From the Broad Phase II Trial to Precision Oncology: A Perspective on the Origins of Basket and Umbrella Clinical Trial Designs in Cancer Drug Development


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Abstract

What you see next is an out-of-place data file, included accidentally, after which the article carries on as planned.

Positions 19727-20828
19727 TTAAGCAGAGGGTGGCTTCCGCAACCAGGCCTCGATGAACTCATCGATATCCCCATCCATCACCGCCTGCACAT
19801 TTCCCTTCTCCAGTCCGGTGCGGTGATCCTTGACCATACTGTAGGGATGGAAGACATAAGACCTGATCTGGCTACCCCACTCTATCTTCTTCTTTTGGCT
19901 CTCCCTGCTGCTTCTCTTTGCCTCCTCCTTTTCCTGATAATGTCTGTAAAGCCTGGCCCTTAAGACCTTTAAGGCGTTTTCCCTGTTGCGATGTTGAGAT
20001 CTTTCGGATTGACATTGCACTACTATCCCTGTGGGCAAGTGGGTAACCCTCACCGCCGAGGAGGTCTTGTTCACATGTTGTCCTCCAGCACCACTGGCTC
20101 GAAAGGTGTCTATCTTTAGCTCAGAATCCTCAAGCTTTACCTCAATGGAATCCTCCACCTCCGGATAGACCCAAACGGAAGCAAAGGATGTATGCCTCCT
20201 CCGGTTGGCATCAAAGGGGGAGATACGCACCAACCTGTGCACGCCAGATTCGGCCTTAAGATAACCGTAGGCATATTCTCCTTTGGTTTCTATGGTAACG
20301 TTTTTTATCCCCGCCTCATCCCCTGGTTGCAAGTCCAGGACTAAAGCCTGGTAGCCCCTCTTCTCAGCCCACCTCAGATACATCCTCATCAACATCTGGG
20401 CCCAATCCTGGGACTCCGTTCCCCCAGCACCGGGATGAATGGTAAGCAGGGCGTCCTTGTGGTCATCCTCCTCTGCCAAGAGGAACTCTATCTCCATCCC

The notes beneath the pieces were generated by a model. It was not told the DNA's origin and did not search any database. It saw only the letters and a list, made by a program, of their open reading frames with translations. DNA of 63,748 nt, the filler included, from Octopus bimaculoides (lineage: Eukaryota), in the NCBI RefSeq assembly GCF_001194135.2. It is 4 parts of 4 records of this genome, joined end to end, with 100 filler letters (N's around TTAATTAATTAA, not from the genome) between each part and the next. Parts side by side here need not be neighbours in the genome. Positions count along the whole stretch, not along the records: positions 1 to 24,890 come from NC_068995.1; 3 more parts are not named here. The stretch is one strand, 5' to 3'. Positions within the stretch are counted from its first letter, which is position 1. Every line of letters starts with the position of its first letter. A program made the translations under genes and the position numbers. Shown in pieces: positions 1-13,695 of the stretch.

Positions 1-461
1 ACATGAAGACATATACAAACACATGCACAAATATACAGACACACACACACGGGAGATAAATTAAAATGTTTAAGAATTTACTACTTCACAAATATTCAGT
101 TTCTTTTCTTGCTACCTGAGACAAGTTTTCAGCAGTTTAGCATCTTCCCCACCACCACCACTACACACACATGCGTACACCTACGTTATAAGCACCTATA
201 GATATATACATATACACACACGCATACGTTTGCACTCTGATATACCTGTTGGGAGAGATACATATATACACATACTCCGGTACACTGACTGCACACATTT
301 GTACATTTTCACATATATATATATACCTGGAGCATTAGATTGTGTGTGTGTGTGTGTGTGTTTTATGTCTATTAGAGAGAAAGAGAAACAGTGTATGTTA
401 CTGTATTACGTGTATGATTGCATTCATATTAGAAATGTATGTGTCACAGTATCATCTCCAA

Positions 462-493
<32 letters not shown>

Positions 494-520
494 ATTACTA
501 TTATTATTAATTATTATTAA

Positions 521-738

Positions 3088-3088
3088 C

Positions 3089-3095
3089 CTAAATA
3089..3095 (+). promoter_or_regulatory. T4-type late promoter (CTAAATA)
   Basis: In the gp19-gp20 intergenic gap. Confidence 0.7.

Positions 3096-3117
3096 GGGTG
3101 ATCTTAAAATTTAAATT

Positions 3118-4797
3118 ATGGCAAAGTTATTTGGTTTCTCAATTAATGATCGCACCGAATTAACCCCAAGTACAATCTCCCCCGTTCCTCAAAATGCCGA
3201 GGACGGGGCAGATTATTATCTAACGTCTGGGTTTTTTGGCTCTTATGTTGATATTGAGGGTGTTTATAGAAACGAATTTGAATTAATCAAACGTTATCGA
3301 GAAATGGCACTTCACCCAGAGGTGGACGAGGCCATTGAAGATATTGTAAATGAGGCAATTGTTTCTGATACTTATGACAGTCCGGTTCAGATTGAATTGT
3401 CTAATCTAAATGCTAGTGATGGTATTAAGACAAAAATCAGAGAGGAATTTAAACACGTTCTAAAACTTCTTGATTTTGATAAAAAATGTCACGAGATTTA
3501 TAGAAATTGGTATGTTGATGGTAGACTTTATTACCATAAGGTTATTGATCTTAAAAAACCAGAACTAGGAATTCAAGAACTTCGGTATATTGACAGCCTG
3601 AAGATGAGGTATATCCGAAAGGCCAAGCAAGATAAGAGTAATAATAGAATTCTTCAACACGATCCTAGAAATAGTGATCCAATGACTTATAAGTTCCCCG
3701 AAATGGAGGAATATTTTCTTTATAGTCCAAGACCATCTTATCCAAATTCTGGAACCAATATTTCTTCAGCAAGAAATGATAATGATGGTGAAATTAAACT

Oncologic phase II trials that evaluate the activity of new therapeutic agents have evolved dramatically over the past 50 years. The standard approach beginning in the late 1960s focused on individual studies that evaluated new anticancer agents against a wide range of both solid and hematopoietic malignancies often in a single “broad phase II trial” that included hundreds of patients; such studies efficiently established the landscape for subsequent development of a specific drug with respect to likely disease focus, toxicity, dose, and schedule. In the 1980s and 1990s, emphasis on histological context drove an explosion in the number of individual phase II trials conducted; despite this increase in trial activity, investigations based on histology per se failed to improve the success rate of new agents brought to the clinic. Over the past 20 years, evolution toward a molecular drug development paradigm has demonstrably improved our ability to select patients more likely to benefit from systemic treatment; simultaneously, technological advances have permitted initial attempts at the rapid assignment of therapy based on predefined molecular characteristics of tumor or germline in broad-based master protocols that are inclusive of many diseases and molecularly characterized disease subsets, akin to but much more sophisticated scientifically than the broad phase II platforms of the past.

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